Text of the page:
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Drywall fix has its doubters

Company's solution is unsafe, experts contend

Oct. 30, 2010



From Hernandez v. Knauf Gips KG, et al. ruling by Judge Eldon Fallon, April 27
The cost of the court’s scope of remediation includes the following:
1. Removal and replacement of all drywall;
2. Removal and replacement of all components of the HVAC system;
3. Removal and replacement of the entire electrical system;
4. Removal and replacement of all insulation;
5. Removal and replacement of molding, countertops, cabinets, and other items that must be removed during drywall removal, are likely to be damaged during removal, and are cheaper to replace than to preserve;
6. Removal and replacement of copper and silver components in the plumbing system;
7. Removal and replacement of carpet; removal, storage, and reinstallation of undamaged wood flooring; and protection of tile flooring during remediation;
8. Cleaning after remediation, including use of HEPA vacuuming and wet-wiping or power-washing all surfaces;
9. Certification from an environmental consultant;
10. Any actions incident to or necessary to carry out and finalize the above.

(Oct. 14)

Calls for:
•Removal and replacement of all drywall, with some exceptions;
•Remove and replace coils from affected air handling units; replace thermostats and control boards; otherwise clean and/or replace air handler as needed; inspect and clean metal duct work;
•Remove and replace all electrical wiring;
•Remove and replace porous insulation, repair or replace as necessary non-porous insulation;
•Remove and replace exposed plumbing components that show discoloration or pitting like faucets, handles; all other piping should be inspected, cleaned of contamination;
•Vacuum all surfaces including wall cavities using vacuums equipped with drywall bags and/or where appropriate or necessary, HEPA filters to remove drywall dust;
•Environmental inspector will verify the home is free of corrosion from drywall dust, corrosion and odor.


Read the latest headlines on Chinese drywall affecting homes in Lee County

1:10 P.M. — The settlement for a Chinese drywall manufacturer to establish a pilot fix-it program for 300 homeowners with tainted drywall doesn't go far enough and may actually leave homes unsafe, according to some experts and local homeowners.

The Oct. 14 settlement has been hailed as the first time a Chinese manufacturer has taken responsibility for its part in the drywall debacle.

Among the problems: The pilot program does not call for complete removal of all drywall, insulation, plumbing, electrical wiring and air conditioning system. Some drywall, such as moisture-resistant board, will remain, leaving questions as to whether cross contamination from the defective drywall also will remain.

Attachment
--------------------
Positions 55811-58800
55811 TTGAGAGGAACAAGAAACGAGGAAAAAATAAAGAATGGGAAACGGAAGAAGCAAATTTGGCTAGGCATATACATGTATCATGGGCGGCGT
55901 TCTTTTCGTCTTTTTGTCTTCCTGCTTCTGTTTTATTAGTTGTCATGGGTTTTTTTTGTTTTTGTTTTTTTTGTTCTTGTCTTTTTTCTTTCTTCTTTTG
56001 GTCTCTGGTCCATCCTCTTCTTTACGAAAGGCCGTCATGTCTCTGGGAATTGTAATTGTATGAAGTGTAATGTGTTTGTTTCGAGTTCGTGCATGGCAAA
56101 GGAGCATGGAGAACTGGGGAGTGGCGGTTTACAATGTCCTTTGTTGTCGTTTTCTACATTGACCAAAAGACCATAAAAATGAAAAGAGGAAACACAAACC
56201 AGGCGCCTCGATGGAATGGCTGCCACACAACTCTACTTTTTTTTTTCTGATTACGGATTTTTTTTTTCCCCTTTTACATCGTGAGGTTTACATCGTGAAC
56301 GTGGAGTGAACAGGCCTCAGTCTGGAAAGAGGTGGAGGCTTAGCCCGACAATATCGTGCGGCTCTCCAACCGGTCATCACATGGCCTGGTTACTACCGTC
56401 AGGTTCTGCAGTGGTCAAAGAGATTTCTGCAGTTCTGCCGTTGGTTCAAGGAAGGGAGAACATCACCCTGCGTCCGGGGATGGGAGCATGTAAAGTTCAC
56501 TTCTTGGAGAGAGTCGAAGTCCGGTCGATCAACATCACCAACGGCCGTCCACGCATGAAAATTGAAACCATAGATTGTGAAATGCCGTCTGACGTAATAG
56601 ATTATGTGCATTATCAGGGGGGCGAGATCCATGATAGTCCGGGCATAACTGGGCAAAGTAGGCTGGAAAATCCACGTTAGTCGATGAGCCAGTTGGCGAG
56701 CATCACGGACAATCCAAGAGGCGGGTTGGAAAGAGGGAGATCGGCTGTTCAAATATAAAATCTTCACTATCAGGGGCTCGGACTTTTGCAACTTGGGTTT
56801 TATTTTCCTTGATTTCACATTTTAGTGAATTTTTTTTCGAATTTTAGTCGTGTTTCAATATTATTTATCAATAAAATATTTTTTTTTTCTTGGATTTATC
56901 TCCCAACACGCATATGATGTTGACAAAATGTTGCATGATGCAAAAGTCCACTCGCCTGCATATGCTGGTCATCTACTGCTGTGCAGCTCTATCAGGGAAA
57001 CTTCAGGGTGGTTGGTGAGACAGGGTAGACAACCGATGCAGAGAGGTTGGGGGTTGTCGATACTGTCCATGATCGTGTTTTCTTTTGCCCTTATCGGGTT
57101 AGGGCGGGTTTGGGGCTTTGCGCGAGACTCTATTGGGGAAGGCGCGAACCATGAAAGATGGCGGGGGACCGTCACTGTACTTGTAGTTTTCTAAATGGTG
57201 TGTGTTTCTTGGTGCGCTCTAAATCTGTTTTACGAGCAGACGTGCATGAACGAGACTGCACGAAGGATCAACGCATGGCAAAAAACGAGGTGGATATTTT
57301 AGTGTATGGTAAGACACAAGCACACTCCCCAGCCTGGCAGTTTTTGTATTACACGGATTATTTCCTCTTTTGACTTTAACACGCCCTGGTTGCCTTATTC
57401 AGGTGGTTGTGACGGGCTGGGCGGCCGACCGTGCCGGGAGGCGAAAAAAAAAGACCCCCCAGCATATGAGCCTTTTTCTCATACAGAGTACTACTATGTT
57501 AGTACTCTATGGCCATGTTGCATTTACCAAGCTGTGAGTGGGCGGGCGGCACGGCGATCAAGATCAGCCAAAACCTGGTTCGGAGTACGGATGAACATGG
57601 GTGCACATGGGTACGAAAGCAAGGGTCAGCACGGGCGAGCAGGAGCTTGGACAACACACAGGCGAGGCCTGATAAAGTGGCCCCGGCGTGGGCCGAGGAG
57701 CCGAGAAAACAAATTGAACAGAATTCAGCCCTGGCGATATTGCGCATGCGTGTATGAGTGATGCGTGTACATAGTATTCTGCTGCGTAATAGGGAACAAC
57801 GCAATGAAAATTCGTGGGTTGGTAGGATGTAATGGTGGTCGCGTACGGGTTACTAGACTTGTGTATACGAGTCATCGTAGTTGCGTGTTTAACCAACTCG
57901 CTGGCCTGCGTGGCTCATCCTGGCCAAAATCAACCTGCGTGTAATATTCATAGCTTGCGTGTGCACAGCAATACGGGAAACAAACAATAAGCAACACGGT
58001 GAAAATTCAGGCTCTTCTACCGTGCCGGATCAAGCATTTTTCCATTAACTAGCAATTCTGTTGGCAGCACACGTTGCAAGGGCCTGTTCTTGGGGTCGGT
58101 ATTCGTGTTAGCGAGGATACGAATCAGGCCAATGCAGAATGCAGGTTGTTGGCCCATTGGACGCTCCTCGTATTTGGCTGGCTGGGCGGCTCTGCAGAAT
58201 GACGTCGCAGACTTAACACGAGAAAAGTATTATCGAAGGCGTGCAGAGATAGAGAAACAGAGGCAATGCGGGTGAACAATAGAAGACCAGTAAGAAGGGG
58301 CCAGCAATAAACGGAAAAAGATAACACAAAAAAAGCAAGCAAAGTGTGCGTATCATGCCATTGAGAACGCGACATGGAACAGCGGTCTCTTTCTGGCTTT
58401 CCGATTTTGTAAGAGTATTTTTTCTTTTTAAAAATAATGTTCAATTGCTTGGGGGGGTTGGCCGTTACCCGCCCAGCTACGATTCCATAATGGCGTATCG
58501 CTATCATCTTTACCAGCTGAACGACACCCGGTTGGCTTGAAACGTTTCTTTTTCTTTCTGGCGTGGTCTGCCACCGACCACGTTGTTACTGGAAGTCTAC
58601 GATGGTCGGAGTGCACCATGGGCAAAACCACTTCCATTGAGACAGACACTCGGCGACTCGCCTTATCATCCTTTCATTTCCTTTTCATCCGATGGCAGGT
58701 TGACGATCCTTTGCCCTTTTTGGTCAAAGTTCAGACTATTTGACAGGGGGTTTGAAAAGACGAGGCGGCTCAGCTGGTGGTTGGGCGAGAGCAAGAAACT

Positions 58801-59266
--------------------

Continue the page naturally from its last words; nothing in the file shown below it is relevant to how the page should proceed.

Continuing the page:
Lawyers for the plaintiffs in the consolidated lawsuits negotiated the settlement with Knauf Plasterboard Tianjin Ltd. (KPT), among other defendants. The agreement applies only to homeowners with 95 percent or more Knauf drywall.

Arnold Levin, lead attorney for the plaintiffs, said the settlement provides for full renovation.

"In essence, everything that is infected will be removed," he said. "There is no worry about any residual contamination because the properties are going to be fully renovated and environmentally certified."

William Link of Cape Coral is among 56 Southwest Florida homeowners on the list, which includes 41 from Cape Coral, 11 from Fort Myers, two from Punta Gorda and one each from Lehigh Acres and Bokeelia.

"(The settlement) covers most of the guidelines, but there are loopholes in that thing," said William Link, a Cape Coral homeowner on the pilot program list. "My concerns are that we have a company that is dictating what they're going to do to fix it, but they are also the ones who caused the problem."

The gold standard protocol was established by federal Judge Eldon Fallon, who presided over about 10,000 consolidated drywall lawsuits in New Orleans.

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The pilot program calls for porous insulation to be removed and replaced. Non-porous will be repaired or replaced "as necessary." The air conditioning coils, thermostats and control boards will be replaced, but other elements may be cleaned or replaced "as needed."

"They're doing what we call 80 percent," said Michael Foreman, a forensic construction consultant and drywall expert based in Sarasota. "They're not doing a full job, and if saying they are following Judge Fallon's protocol, they are lying right off the bat."

Knauf will pay a lump sum based on $8.50 per square foot under air to cover relocation, expenses and property damage.

"Their detailed protocol doesn't seem to go far enough. It will be touted by people as something good, but it really isn't," said biochemist Michael D. Shaw, executive vice president of Interscan Corporation, a Los-Angeles based manufacturer of toxic gas detection instruments.

"It's better than nothing, but if that's the standards, then count me out," he said.

Gregory Wallance, a Knauf attorney, said in an e-mailed statement:

"The repairs made to the homes included in KPT's demonstration settlement will fully comply with the Consumer Product Safety Commission's (CPSC) guidelines ... In effect, the homes are being restored to the condition they would have been in had the KPT drywall board not been installed."

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